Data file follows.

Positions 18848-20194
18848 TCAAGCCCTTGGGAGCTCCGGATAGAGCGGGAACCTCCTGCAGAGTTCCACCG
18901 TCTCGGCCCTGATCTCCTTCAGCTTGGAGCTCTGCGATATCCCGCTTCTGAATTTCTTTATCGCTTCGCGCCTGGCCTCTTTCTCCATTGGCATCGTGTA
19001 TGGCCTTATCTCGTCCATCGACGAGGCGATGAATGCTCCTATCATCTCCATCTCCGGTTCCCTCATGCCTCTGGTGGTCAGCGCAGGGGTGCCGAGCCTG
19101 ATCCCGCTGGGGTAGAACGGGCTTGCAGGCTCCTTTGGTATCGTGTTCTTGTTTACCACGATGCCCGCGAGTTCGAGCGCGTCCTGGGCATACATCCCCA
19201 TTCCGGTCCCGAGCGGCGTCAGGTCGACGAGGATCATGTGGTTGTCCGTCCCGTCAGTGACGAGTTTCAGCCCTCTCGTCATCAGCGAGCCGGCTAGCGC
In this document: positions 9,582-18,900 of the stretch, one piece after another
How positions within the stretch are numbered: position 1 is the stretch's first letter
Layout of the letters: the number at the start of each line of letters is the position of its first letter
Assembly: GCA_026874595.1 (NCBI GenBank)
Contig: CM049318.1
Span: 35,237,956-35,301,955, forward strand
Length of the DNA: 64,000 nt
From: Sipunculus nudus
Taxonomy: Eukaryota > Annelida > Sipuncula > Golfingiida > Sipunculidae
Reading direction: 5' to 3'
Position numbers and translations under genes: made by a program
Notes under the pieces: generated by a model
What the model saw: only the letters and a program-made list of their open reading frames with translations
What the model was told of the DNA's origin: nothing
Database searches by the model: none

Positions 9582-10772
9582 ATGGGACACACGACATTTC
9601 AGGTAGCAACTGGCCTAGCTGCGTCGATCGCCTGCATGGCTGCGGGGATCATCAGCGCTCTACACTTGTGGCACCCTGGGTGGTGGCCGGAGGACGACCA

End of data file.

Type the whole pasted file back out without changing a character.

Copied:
Positions 18848-20194
18848 TCAAGCCCTTGGGAGCTCCGGATAGAGCGGGAACCTCCTGCAGAGTTCCACCG
18901 TCTCGGCCCTGATCTCCTTCAGCTTGGAGCTCTGCGATATCCCGCTTCTGAATTTCTTTATCGCTTCGCGCCTGGCCTCTTTCTCCATTGGCATCGTGTA
19001 TGGCCTTATCTCGTCCATCGACGAGGCGATGAATGCTCCTATCATCTCCATCTCCGGTTCCCTCATGCCTCTGGTGGTCAGCGCAGGGGTGCCGAGCCTG
19101 ATCCCGCTGGGGTAGAACGGGCTTGCAGGCTCCTTTGGTATCGTGTTCTTGTTTACCACGATGCCCGCGAGTTCGAGCGCGTCCTGGGCATACATCCCCA
19201 TTCCGGTCCCGAGCGGCGTCAGGTCGACGAGGATCATGTGGTTGTCCGTCCCGTCAGTGACGAGTTTCAGCCCTCTCGTCATCAGCGAGCCGGCTAGCGC
In this document: positions 9,582-18,900 of the stretch, one piece after another
How positions within the stretch are numbered: position 1 is the stretch's first letter
Layout of the letters: the number at the start of each line of letters is the position of its first letter
Assembly: GCA_026874595.1 (NCBI GenBank)
Contig: CM049318.1
Span: 35,237,956-35,301,955, forward strand
Length of the DNA: 64,000 nt
From: Sipunculus nudus
Taxonomy: Eukaryota > Annelida > Sipuncula > Golfingiida > Sipunculidae
Reading direction: 5' to 3'
Position numbers and translations under genes: made by a program
Notes under the pieces: generated by a model
What the model saw: only the letters and a program-made list of their open reading frames with translations
What the model was told of the DNA's origin: nothing
Database searches by the model: none

Positions 9582-10772
9582 ATGGGACACACGACATTTC
9601 AGGTAGCAACTGGCCTAGCTGCGTCGATCGCCTGCATGGCTGCGGGGATCATCAGCGCTCTACACTTGTGGCACCCTGGGTGGTGGCCGGAGGACGACCA